In the northwestern province of Gelderland, the Veluwe is a geographical masterpiece. This ridge of hills is covered in some of nature’s most spectacular landscapes, including forests and woodlands, small lakes, swamps and epic sand drifts. Because of its varied habitats, many animals call the Veluwe - more particularly, the Hoge Veluwe National Park - their home.
The Veluwe is a favorite vacation spot for Dutch locals as it provides a pleasant escape from daily life without having to travel too far. Camping in tents or cabins in the park is popular throughout summer, when visitors hike the many trails. Culture buffs will love the Veluwe too because the area is home to over 50 museums and the splendid Het Loo Palace.
Roam the Hoge Veluwe National Park
With over 13,000 acres to cover, you’ll need more than 1 day to see everything in the Netherlands’ largest national park. There are 12 walking trails within the Hoge Veluwe that take visitors via the park’s most spectacular vistas. Pick up one of the 1,800 white bicycles available free of charge throughout the park and cycle through 25 miles of bike path. You might spot a red deer or wild hog in its natural habitat. Each month, the park warden runs a special safari tour that takes in particular areas (depending on the season). It’s the perfect opportunity to get up close and personal with the native flora and fauna.
Visit Kröller-Müller Museum
Within Hoge Veluwe lies the Kröller-Müller Museum. Filled with 19th and 20th century art, it’s also home to the world’s largest privately owned collection of works by Dutch Post-Impressionist painter Vincent van Gogh. Here you’ll also see work from the likes of Piet Mondriaan, Carl Andre, Barbara Hepworth and Pablo Picasso. Helene Kröller-Müller – once 1 of the Netherlands’ wealthiest women – created the museum. She collected more than 11,500 pieces of art and is regarded as one of the first to recognize van Gogh’s genius. Also part of Kröller-Müller is a 25-acre sculpture garden, surrounded by forest, which makes for a truly immersive art experience.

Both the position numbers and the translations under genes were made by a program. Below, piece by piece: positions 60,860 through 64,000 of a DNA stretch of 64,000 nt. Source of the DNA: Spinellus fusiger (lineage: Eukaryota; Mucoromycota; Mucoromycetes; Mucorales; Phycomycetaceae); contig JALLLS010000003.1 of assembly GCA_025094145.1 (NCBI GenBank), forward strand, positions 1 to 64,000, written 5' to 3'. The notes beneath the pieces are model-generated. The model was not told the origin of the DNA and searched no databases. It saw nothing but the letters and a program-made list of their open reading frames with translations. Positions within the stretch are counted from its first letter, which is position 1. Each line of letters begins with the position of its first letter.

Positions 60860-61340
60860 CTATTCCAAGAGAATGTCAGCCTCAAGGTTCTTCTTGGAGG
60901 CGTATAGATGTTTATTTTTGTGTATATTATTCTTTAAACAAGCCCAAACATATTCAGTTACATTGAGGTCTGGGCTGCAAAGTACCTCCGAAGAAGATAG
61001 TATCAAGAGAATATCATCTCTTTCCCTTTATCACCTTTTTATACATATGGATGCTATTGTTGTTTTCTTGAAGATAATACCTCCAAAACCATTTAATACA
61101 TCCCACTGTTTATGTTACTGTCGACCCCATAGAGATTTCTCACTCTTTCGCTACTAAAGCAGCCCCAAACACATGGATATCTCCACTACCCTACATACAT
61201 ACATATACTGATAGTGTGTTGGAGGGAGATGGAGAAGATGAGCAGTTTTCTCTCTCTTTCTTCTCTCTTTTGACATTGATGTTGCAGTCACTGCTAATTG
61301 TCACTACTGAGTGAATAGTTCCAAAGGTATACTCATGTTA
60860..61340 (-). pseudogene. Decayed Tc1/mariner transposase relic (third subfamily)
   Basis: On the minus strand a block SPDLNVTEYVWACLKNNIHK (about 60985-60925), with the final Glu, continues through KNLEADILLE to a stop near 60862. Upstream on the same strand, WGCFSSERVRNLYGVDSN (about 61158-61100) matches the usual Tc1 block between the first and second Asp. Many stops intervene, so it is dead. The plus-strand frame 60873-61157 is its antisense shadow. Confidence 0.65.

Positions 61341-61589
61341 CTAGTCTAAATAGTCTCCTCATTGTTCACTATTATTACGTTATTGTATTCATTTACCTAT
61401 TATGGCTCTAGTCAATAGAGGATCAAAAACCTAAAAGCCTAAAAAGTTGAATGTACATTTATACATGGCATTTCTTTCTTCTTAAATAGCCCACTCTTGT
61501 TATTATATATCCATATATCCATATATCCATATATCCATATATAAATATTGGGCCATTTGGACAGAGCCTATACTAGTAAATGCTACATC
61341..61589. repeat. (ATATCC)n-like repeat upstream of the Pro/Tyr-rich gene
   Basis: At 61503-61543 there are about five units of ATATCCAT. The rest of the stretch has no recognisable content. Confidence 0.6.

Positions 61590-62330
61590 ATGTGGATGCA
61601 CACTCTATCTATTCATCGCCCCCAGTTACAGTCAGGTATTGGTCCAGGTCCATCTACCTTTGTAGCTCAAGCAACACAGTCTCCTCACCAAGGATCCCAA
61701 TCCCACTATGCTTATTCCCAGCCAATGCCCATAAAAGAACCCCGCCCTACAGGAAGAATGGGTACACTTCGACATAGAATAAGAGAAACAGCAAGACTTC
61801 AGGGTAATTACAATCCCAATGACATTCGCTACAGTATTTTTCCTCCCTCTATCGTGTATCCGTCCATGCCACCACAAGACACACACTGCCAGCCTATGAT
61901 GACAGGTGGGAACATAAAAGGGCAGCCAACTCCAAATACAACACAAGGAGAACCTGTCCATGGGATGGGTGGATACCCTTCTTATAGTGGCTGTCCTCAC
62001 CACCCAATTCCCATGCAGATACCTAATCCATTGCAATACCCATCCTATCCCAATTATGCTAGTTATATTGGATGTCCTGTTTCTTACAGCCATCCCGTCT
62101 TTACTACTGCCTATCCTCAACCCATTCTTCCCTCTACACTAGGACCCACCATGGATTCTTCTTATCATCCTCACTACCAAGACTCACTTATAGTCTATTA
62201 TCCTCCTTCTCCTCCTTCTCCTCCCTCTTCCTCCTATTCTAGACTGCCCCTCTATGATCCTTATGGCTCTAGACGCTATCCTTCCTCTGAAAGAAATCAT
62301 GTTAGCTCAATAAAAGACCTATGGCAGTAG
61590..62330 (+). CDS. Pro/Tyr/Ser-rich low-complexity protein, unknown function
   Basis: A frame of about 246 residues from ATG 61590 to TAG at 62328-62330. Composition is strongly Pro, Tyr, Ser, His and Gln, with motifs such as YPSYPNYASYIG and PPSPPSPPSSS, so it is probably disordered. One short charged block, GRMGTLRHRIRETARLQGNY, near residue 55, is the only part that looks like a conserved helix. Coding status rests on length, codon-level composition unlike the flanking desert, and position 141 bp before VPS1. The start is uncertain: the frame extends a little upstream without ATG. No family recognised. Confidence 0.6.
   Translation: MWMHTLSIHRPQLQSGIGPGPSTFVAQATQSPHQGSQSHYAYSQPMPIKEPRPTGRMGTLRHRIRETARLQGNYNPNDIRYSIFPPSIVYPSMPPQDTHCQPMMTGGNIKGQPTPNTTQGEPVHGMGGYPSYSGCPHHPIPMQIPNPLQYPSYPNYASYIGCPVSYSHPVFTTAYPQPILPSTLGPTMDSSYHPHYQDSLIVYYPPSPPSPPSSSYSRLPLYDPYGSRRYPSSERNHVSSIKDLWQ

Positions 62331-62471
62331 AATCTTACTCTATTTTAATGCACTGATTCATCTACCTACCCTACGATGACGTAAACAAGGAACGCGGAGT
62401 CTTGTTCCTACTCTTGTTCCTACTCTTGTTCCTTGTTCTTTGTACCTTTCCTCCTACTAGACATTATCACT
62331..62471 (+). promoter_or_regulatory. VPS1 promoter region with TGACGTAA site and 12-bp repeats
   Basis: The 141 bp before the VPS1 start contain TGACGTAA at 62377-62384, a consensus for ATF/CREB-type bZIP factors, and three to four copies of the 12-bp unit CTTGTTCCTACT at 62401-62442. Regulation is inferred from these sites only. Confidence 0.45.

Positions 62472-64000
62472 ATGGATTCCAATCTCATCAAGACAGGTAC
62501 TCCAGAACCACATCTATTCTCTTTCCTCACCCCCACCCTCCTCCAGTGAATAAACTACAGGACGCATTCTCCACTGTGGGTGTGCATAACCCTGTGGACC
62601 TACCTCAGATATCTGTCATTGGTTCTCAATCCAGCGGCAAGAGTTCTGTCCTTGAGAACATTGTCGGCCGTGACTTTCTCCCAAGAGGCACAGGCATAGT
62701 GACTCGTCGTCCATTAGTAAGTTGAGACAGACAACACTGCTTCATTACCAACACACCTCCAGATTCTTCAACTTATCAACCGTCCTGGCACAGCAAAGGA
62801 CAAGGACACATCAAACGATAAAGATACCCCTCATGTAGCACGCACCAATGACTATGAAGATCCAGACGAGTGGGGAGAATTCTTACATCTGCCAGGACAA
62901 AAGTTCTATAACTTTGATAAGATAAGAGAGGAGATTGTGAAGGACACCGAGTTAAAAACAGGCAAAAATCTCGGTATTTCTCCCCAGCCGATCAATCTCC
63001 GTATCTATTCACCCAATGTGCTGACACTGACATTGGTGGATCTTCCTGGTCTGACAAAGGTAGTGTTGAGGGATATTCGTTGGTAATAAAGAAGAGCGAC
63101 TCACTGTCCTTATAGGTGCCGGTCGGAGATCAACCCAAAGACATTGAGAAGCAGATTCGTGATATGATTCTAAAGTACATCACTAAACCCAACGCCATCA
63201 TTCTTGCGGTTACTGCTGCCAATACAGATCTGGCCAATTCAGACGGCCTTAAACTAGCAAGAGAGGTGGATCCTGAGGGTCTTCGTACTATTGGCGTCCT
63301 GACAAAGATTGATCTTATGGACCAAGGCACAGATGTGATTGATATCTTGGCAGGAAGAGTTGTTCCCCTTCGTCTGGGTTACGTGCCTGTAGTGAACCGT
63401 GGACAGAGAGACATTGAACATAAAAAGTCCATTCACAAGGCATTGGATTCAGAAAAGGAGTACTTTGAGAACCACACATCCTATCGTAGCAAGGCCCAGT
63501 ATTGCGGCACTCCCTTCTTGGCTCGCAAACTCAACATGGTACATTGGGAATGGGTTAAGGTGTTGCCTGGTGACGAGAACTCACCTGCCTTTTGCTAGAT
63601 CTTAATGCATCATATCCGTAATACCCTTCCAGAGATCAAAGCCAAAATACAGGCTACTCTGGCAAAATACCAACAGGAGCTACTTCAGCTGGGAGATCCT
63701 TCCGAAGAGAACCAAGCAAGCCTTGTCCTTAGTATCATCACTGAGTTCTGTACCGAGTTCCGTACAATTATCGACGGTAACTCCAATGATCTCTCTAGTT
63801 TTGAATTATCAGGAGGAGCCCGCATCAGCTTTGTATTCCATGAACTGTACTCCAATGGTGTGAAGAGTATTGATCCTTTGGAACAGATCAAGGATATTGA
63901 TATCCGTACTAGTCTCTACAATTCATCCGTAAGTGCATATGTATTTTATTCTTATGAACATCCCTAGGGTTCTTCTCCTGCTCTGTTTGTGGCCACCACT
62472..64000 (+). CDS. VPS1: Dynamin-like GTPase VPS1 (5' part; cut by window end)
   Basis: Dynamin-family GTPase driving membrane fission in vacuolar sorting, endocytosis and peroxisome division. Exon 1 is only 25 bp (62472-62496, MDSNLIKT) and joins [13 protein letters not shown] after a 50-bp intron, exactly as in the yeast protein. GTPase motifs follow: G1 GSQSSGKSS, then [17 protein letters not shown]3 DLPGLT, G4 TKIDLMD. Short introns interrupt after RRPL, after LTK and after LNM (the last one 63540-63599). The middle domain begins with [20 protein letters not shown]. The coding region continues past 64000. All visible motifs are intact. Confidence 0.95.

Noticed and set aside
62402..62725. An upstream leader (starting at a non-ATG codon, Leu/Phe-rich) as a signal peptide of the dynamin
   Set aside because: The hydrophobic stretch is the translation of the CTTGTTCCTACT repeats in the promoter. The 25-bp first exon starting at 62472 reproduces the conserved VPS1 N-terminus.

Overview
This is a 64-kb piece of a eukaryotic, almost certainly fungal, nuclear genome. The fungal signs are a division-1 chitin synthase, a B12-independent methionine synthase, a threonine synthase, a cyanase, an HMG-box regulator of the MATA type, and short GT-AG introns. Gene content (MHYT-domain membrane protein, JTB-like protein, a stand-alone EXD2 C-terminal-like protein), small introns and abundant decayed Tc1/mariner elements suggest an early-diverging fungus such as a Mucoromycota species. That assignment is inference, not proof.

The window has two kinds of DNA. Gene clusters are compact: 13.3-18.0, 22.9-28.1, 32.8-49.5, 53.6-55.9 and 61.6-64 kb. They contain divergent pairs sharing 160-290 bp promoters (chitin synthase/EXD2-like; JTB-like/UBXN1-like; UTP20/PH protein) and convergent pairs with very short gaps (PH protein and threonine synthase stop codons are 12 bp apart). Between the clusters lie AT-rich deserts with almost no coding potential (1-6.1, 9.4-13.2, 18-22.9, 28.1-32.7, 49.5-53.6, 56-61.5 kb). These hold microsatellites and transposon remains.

Have a royal moment at Paleis Het Loo
King’s Day may be the biggest celebration in the Netherlands, but year-round, there’s no better way to get immersed in Dutch royalism than by visiting Paleis Het Loo, or Het Loo Palace. Between 1684 and 1686, the palace was built for stadtholder-king William III and his wife Mary II of England. It stayed in the same family until 1962, and in 1984 became the museum it is today. Filled with many of its original furnishings, the building was crafted in the understated Dutch Baroque style – noticeably in contrast to France’s famous Palace of Versailles, which was built some 60 years earlier. The grounds are a sight to behold; they are still in their original 17th century style with designs so intricate they resemble engravings.
With train services departing from Amsterdam and taking between 1 and 2 hours, the Veluwe is a must-see during any visit to the Netherlands. Purchase a Holland Travel Ticket and forget having to worry about multiple tickets and transport. Simply hop on a train, bus or metro service and go!